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On which side?

By Nathan Brown
Independent Adventist evangelist Doug Batchelor is on the big screen at a cinema near you—or at least selected cinemas in capital cities around Australia—this month. He is among half-a-dozen interviewees Australian media personality Andrew Denton features in his new documentary God on My Side.

Considering much Western media attention has focused on Muslim fundamentalism in recent years, the documentary set out to explore “our side” of fundamentalist belief. To this end, Denton spent four days at the National Religious Broadcasters (NRB) Convention in Dallas, Texas, held in February this year. This annual convention attracts more than 6000 Christian communicators representing 350 TV stations and 750 radio stations. As one first-time convention-goer describes it to Denton, it’s “an interesting mix of religion and money.” Denton’s first objective is to assess the scope and impact of these broadcasters and the magnitude of the Christian industry of which they are a part.

Originally conceived as a special edition of Denton’s regular Australian Broadcasting Corporation program Enough Rope, Denton—an avowed atheist—employs his trademark interviewing style to gently, sympathetically and intelligently explore the faith and ministry of a number of the participants in this event. In this context, Batchelor has opportunity to give his personal testimony briefly and to explain the focus of his TV ministry.

Of course, one of Denton’s reasons for interest in this gathering is to explore the political influences of such a gathering. And he finds himself in the heart of George Bush country, geographically and ideologically. President Bush sends his greetings to NRB convention-goers by prerecorded video, praising the work of these media evangelists. Indeed, the closest Denton comes to finding a differing political viewpoint is one interviewee who reports knowing some Christians who vote Democrat.

Denton’s storytelling moves on to the end-time focus of many of these voices. America and the wider world are in moral decline, Denton is told, and this coupled with various disasters is a sure sign of the nearness of the end. Most of the interviewees link this prophetic focus strongly with the role of Israel and the United States in the Middle East. Having worked through the various shades of Christian “industry” and other oddities, this is where the fundamentalism turns nasty.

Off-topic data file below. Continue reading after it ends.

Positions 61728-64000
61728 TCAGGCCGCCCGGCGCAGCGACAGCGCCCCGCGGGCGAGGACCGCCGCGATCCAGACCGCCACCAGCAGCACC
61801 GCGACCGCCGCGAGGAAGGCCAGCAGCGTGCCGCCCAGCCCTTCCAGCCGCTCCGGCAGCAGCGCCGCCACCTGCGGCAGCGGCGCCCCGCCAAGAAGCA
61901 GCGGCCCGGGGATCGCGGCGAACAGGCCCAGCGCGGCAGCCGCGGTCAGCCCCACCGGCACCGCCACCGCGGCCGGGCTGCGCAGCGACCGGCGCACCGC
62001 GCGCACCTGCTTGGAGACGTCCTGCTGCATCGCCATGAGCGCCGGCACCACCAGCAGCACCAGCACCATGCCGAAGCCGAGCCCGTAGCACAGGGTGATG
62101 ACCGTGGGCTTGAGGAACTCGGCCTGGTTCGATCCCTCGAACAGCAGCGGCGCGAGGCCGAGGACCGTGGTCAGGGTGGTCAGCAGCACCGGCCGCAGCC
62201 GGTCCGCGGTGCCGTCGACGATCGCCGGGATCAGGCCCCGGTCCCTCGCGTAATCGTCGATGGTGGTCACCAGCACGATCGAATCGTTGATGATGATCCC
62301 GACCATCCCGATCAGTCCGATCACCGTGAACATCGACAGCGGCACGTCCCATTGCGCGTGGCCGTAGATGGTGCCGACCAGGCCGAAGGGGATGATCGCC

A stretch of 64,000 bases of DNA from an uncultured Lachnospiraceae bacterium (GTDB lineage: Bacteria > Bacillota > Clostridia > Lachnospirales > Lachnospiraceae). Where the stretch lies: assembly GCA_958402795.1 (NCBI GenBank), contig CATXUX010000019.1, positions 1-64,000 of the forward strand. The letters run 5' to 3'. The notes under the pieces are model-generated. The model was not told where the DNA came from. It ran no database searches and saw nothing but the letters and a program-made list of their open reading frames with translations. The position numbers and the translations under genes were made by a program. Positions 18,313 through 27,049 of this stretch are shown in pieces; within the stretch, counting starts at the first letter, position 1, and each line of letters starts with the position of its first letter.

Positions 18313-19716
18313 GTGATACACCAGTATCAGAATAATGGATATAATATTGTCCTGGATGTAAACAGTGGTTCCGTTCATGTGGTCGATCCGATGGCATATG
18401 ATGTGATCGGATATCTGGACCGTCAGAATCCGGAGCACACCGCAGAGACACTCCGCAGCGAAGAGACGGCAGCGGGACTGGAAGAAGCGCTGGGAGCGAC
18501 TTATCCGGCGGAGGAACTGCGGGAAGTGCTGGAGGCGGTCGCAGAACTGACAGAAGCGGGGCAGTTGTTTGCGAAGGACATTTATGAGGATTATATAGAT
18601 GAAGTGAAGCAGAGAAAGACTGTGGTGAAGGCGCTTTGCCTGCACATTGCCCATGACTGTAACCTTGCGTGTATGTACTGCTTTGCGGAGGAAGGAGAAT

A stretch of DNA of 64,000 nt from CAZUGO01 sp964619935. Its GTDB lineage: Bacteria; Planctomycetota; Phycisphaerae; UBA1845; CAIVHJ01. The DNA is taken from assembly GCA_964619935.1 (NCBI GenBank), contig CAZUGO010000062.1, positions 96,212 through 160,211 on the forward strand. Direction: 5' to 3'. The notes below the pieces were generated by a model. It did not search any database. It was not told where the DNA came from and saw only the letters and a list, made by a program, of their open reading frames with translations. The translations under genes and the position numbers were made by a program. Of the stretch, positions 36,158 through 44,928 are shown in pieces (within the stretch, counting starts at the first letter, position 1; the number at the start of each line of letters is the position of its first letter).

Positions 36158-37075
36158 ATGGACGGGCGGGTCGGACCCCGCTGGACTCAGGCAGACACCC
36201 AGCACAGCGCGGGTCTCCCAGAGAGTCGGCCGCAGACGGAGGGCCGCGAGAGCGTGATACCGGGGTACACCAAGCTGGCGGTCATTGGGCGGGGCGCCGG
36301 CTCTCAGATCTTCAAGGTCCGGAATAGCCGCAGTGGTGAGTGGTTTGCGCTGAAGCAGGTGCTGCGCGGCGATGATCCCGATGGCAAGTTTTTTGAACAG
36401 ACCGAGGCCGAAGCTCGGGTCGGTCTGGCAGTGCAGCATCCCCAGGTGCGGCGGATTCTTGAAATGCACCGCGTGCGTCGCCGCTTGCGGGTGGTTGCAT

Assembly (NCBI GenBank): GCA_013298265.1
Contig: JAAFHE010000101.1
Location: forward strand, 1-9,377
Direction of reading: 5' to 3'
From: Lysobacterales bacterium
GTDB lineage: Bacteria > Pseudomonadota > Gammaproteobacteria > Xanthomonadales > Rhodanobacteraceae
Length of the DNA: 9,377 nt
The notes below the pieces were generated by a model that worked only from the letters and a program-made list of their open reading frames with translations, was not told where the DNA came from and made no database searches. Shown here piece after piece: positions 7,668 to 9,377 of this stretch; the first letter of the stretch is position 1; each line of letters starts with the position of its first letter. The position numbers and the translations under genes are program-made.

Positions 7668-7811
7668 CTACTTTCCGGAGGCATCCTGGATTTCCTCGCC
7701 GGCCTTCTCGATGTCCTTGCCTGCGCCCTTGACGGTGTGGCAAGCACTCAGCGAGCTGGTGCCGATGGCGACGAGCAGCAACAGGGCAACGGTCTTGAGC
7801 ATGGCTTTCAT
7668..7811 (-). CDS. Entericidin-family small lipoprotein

For some focused on Israel and Bible prophecy, the US should stop at nothing to preserve and protect the nation of Israel, including the use of nuclear weapons if necessary. Denton includes footage of preachers calling on US leadership to expand military action in the Middle East for this purpose.

And somewhere in the midst of this is at least one Adventist voice, not standing out significantly in what he contributes to the documentary. Without doubt, Denton and many other observers would situate Adventists firmly within this fundamentalist, end-time school of thought. But the question this documentary asks of Adventists is whether this is where we truly belong and where we should be seeking to identify and position ourselves.

God on My Side largely leaves it to the viewer to draw their own conclusions but offers a prompt with the words of John 15:12—“This is my commandment, that you love one another as I have loved you”—punctuating the final credits. This is a profound contrast to the appeal to military power preached in the last few minutes of the documentary.

It’s also at least a partial answer for those of us who are less than comfortable joining in the narrow, often negative, politically conservative, fundamentalist agenda that seems to be increasingly assumed with the label Christian. Even when we share some of the same beliefs, a priority on Christian love and service will set us apart. After all, that’s what Jesus said: “By this all will know that you are my disciples, if you have love for one another” (John 13:35).
Update: here is a blog post on the film.
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